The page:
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By Karen Bong
SIBU, Feb 9: Sibu Municipal Council (SMC) chairman Clarence Ting warned today that the traditionally boisterous Chinese New Year celebration in Sibu must be curtailed this year if “people want to see the Covid-19 figure go down”.
This came following advice from Sarawak General Hospital (SGH) senior paediatric consultant Dr Ooi Mong Hoi who observed a worrying trend of increased unlinked community cases which could indicate widespread community infections in Sibu town while the Pasai Cluster appears to have finally been tamed.
“If not, we will see another surge after Chinese New Year. We need to relook at how to celebrate and take things seriously,” he emphasised during a Facebook live session.
Dr Ooi, Dr Peter Tang of Rejang Medical Centre, Dr Wong Chya Wei of KPJ Sibu Specialist Medical Centre and Senator Robert Lau were among the guests in this live session aimed at providing better insight to the public on the seriousness of the local Covid-19 situation and creating greater awareness among Sibu community.
With 24 cases detected in Sibu yesterday (Feb 8), Ting asserted that it was no longer a Pasai matter, which so far has been the major contributor to the outbreak in Sibu after Christmas last year, but that for the entire Sibu.
“It is up to you, me and all of us to do our part,” he added.
Based on public health investigations, Dr Ooi pointed out that social activities which brought people together to mingle and gather as well as unrestricted movement were factors contributing to the spread of infections.
In the first wave in March last year, he explained, the Movement Control Order (MCO) had slowed down transmissions to allow health authorities to catch up quickly, while in the second wave, experience in contact tracing had helped Sarawak to get out from the situation in five weeks or so, and Sarawak also managed to cope with the third wave with targeted MCO, better public awareness and enhanced screening from both public and private healthcare facilities.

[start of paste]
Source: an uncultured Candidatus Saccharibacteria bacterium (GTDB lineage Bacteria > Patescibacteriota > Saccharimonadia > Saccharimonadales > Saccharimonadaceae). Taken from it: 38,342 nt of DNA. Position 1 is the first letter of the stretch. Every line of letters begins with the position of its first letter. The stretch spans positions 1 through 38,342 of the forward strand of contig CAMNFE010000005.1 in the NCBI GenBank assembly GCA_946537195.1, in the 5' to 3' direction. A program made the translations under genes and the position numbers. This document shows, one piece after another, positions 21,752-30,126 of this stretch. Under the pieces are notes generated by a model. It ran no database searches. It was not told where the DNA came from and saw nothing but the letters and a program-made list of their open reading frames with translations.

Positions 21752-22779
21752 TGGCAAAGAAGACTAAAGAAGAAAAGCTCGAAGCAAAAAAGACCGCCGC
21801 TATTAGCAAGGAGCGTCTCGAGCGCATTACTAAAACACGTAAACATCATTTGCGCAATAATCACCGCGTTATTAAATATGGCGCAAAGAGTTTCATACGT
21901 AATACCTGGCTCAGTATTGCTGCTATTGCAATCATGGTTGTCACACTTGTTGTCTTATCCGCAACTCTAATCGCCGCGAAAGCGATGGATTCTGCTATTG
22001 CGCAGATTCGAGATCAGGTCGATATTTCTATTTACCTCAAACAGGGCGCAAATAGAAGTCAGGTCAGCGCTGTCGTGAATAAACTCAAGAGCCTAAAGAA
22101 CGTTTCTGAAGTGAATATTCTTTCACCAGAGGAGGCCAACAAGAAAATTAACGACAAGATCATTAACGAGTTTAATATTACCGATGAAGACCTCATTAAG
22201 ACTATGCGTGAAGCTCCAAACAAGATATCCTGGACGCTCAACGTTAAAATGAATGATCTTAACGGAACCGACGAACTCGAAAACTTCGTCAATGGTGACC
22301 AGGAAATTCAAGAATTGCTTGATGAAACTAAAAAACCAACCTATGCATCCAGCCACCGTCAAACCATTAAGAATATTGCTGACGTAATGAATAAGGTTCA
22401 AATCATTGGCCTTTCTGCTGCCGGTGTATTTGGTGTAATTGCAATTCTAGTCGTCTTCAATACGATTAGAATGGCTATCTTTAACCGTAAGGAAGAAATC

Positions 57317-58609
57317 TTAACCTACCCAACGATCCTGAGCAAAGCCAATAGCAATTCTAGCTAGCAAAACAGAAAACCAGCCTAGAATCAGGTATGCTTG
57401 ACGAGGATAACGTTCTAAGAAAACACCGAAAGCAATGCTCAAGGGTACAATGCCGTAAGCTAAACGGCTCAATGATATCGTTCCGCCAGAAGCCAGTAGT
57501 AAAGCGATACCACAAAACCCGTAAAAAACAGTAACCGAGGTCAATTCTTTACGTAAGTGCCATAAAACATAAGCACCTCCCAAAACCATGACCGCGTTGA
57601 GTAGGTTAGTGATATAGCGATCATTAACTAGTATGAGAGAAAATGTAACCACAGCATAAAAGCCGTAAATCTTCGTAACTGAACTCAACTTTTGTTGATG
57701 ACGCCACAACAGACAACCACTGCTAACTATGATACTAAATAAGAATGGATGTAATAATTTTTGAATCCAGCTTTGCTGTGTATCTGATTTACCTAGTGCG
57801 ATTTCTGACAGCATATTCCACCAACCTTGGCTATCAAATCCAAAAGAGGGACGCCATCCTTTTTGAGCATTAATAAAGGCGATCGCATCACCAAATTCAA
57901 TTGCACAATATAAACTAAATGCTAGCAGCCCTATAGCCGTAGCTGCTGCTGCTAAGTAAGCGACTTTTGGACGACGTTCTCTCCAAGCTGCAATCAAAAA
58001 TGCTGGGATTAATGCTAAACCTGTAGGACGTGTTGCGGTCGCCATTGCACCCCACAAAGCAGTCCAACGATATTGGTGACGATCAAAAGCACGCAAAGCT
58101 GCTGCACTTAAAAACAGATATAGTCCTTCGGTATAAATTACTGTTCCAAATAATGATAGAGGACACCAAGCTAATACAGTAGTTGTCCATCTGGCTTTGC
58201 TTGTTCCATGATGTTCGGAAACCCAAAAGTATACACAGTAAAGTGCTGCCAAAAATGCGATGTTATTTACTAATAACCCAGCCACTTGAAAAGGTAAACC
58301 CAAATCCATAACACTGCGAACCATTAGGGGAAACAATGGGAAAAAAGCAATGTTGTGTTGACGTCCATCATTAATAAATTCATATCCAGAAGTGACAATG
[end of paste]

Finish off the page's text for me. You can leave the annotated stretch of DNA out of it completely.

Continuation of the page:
“This time around, the fourth wave (in Sibu) is more challenging as it has affected rural areas but it is also spilling back to town as people working in town also go back to longhouses on the weekend.
“That has allowed mixing (gathering) to take place and that is where things (infections) occurred. It spreads faster in a longhouse where there are many ‘bilik’ (rooms) and people live together,” he said of the communal dwelling lifestyle of longhouses.
On how the pandemic will play out in 2021 and beyond, Dr Ooi highlighted that Covid-19 is not going to go away in the next two to three years and clusters such as Pasai will not be the last if people are not vigilant and careful.
“I cannot tell how the situation will evolve in the next few weeks or months, and Chinese New Year is coming, which is a big thing in Sibu but we need to think of the future and skip this year’s celebration so that we can celebrate in many more years to come,” he said.
As there will be more obstacles expected in the months ahead with various holidays, festive celebrations and a state election coming, he acknowledged that collective fatigue and exhaustion have emerged but people must continue to be disciplined and change their behaviours to overcome this pandemic like how Taiwan, Singapore and Vietnam have done so.
All of the guests agreed that the public need to remain vigilant in these trying times by complying strictly with standard operating procedures (SOPs) especially mask wearing, physical distancing and avoiding crowds or gatherings or activities that would require close interactions, to curb the spread of Covid-19.
“The faster we stop the spread, the faster we can recover,” Ting reiterated.
Meanwhile, Sarawak reported two Covid-19 fatalities in Sibu and 111 new cases today with Sibu registering the highest daily infections at 54 followed by Bintulu (12), Dalat (7), Kanowit (6), Kapit (5), two each in Beluru and Kuching and one each in Lawas and Betong.
This increased the state’s tally of positive cases to 5,871. — DayakDaily